I think the phrase “time is money” has it exactly backwards.
Money is time. From the very first time I paid a bill, I realized that what money really represented was the length of time before you had to worry about anything again.
Time is what I really want. I’ve never been a “fancy toy” kind of guy. I’m a material minimalist, so I’m not generally racing to have the shiniest sarcophagus. So when I hustle, I’m looking at my hustle in terms of the hours I buy with the hours I put in.
When I was 20, I briefly worked a temporary gig in on a factory assembly-line making eyeglasses. They had a process I loved – every day when we came in, we had a quota of orders that had to be filled that day. We got paid for a full eight hours, regardless of how little time it took us to complete the day’s orders. So if we got all the orders out in 3 hours, we got paid for the full day and got to leave. This sounded ideal to me, but there was a snag.
I, and a good friend Scott that worked with me, recognized the value in working our butts off to get out early. We’d work as hard as we could, skip all our breaks, and hustle like madmen because what we really wanted was time, not ease. An easier job that took longer was (obviously, to us) strictly worse than a harder job that was done faster.
But here’s the thing about assembly lines – it’s a team effort. And not everyone bought into our concept. Some people just didn’t get it. We couldn’t understand why people even wanted breaks – why stop for 15 minutes that you still have to spend in this building, when skipping it would mean getting out at least 15 minutes earlier and doing whatever you wanted? But despite our frustrations, we discovered that there were some people that would genuinely rather work in a low effort way for longer than maximum effort for minimum time.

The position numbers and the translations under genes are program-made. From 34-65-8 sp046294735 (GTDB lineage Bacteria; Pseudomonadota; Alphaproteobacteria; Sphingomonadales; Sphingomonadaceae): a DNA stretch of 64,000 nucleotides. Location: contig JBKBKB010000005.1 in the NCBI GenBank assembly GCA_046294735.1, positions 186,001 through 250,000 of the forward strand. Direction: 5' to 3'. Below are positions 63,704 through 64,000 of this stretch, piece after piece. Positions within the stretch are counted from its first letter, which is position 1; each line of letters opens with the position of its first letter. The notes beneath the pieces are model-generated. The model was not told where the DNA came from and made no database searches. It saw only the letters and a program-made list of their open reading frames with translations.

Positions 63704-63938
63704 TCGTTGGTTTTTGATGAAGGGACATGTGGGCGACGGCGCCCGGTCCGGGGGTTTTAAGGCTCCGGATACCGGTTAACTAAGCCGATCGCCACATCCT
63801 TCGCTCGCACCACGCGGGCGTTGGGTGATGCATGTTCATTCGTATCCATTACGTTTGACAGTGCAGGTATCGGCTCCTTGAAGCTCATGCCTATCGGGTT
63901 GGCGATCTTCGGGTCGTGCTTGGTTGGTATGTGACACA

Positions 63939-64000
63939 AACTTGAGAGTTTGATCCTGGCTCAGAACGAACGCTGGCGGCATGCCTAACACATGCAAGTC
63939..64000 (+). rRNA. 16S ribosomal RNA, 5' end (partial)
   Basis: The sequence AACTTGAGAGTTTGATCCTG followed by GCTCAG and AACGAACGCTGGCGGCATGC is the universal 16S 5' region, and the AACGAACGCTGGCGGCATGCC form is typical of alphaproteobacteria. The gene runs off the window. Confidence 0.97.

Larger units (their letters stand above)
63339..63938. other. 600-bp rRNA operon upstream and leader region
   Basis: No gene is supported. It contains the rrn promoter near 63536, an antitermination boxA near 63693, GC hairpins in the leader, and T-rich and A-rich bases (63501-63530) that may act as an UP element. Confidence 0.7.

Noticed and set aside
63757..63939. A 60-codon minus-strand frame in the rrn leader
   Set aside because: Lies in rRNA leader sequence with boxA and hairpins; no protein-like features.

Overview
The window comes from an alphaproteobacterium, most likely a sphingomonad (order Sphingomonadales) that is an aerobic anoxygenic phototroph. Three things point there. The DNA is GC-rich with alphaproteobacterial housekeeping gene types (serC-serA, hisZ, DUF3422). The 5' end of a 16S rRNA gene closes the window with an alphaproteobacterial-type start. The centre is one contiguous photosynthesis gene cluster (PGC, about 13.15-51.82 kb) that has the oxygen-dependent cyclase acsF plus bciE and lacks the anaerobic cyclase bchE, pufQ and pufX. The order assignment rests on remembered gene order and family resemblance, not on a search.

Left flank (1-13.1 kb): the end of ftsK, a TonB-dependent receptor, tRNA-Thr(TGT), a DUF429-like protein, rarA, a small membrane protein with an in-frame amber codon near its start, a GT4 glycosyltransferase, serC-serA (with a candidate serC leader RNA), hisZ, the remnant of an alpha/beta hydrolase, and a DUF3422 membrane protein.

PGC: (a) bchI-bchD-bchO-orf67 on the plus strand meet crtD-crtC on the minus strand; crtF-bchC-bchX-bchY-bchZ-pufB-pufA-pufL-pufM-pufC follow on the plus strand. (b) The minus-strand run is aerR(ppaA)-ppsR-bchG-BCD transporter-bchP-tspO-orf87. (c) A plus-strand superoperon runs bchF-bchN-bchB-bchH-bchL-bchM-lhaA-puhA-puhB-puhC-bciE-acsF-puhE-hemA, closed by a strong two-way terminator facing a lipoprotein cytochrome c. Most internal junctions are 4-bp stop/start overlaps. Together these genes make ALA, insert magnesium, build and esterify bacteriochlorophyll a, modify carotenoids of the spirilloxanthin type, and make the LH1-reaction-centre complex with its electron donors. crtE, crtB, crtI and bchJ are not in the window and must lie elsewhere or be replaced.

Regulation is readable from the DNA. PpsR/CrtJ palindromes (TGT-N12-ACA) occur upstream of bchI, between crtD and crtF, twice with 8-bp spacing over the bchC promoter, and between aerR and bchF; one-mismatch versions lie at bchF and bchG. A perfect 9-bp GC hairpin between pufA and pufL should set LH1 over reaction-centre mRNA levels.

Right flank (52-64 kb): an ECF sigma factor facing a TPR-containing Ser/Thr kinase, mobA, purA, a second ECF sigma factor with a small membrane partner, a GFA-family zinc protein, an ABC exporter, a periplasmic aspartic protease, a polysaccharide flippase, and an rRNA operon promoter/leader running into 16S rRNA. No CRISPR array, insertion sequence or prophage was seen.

One person really maximized our frustrations when they told us why they didn’t want to work as hard as us: “Why work harder? We get paid the same no matter what.” We were practically pulling our hair out. Yes, we get paid the same amount of money. But if we work harder, we earn more time.
But then – I had a breakthrough. One of the biggest epiphanies I’ve ever had, in fact. I asked the person what they were planning to do after work. Their answer explained everything – they had no plans. Doing nothing. Sitting around, drinking a few beers, watching TV and waiting for the next day to start.
That has never been my life (and it wasn’t my friend’s, either). We did stuff. We absolutely always had some project, some activity, some engaging thing we wanted to do. I can genuinely never remember a time in my life where I was bored, waiting for something to happen.
I learned a lot that day about what people will pay for time, and how not all hours are equal. It guides many of my personal decisions – I value remote work very highly because I hate wasted commuting time; those are hours I can spend with my children, my own projects, and so on.
So my time was more valuable to me than theirs was to them. They valued ease; I valued freedom.
2 thoughts on “Buying Time”